Persian Rugs Part 1
Weaving region: Iran
Categories produced: masterworkshop, workshop, village, and nomadic
For many people, the terms ‘Persian Rug’ and ‘Oriental Rug’ are the same.
Persia is seen as the spiritual, if not actual, home of rug-making and its name has become synonymous with some of the finest and most outstanding achievements in oriental textile art.
Much of this is due to the magnificent Court carpets of the 16th and 17th centuries which grace Western museums, and the 18th and 19th century masterpieces to be found in royal palaces and stately homes throughout the world.
Yet these intricate and highly sophisticated masterworks are only a part of a rug-making tradition that encompasses the entire spectrum of the weaver’s art.
Persia is exceptional in the number and variety of weaving groups.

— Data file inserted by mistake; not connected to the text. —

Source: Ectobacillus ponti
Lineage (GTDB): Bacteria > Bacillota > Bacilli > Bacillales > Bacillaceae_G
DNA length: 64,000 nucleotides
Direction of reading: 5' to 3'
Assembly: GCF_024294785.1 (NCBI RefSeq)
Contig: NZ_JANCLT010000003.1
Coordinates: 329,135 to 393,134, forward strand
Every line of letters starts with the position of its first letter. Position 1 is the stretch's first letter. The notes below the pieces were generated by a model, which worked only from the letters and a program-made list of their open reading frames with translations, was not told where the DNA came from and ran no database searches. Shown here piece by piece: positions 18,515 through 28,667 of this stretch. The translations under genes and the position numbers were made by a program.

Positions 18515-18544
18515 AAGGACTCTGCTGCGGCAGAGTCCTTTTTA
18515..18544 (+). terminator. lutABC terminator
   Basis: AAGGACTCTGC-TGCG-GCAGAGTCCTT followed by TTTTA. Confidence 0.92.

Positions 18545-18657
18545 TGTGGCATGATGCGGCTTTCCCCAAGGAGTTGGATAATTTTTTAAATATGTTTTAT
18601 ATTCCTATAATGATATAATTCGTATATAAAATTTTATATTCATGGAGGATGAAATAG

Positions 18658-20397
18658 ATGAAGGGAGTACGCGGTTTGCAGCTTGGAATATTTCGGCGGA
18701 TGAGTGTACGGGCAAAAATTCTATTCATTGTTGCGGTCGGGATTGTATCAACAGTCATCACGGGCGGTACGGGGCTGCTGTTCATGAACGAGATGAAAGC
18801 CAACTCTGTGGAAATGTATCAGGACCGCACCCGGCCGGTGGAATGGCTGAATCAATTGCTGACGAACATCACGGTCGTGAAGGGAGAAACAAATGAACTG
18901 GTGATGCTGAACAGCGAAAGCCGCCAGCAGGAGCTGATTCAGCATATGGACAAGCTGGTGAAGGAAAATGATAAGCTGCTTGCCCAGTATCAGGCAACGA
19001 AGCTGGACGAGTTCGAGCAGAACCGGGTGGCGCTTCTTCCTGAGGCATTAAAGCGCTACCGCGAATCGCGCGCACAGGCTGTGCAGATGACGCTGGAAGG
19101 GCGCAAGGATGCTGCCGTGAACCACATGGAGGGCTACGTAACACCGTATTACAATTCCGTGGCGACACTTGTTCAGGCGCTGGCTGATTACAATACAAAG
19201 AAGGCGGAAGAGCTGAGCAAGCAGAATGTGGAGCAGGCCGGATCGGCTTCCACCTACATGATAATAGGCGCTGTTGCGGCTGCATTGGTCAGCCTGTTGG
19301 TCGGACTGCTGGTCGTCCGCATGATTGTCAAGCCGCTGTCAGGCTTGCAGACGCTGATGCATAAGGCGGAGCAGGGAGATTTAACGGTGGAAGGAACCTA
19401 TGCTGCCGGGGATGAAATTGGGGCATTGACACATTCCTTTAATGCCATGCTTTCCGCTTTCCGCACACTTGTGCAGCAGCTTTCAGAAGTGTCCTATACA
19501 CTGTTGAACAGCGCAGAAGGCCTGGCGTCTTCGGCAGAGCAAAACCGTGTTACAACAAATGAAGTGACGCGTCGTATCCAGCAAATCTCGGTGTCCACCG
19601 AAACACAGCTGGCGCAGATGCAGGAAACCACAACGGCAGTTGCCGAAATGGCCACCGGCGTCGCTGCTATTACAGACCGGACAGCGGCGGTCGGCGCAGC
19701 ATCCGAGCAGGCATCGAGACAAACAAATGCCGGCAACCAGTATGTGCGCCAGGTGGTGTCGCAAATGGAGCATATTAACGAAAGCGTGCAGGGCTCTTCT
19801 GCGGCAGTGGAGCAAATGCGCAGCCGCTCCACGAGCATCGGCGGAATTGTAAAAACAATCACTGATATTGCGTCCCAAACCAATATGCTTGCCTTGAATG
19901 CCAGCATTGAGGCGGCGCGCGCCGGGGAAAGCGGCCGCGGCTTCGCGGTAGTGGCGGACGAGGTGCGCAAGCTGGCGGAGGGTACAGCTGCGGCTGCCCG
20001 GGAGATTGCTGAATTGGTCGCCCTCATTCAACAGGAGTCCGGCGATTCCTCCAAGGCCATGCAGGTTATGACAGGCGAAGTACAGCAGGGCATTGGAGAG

No other country can boast the same range of masterworkshop, workshop, village, and nomadic rugs, and none even come close to the diversity of Persian design.
It is therefore hardly surprising that Persian compositions have not only been reproduced in countless machine-made carpets in the West, but also emulated by most other rug-producing countries in the East. Today most oriental rugs- whether from Pakistan, India, or the Balkans- are based on Persian designs, and even China, with its own ancient and unique heritage, is now producing rugs with Persian schemes.
Pahlavi Rugs- Special mention must be made of these masterworkshop and workshop items made in a handful of weaving centers from the 1930’s onwards, and generally considered to be among the most technically accomplished rugs ever made.
When the late Shah’s father came to power in 1924, he began a program of sponsorship aimed at elevating the Persian rug industry to levels not seen since the Golden Age in the 16th and 17th centuries. The term Pahlavi should only be applied to items made under royal commission, but in practice it is used for any rug made from these weaving centers produced in Pahlavi style.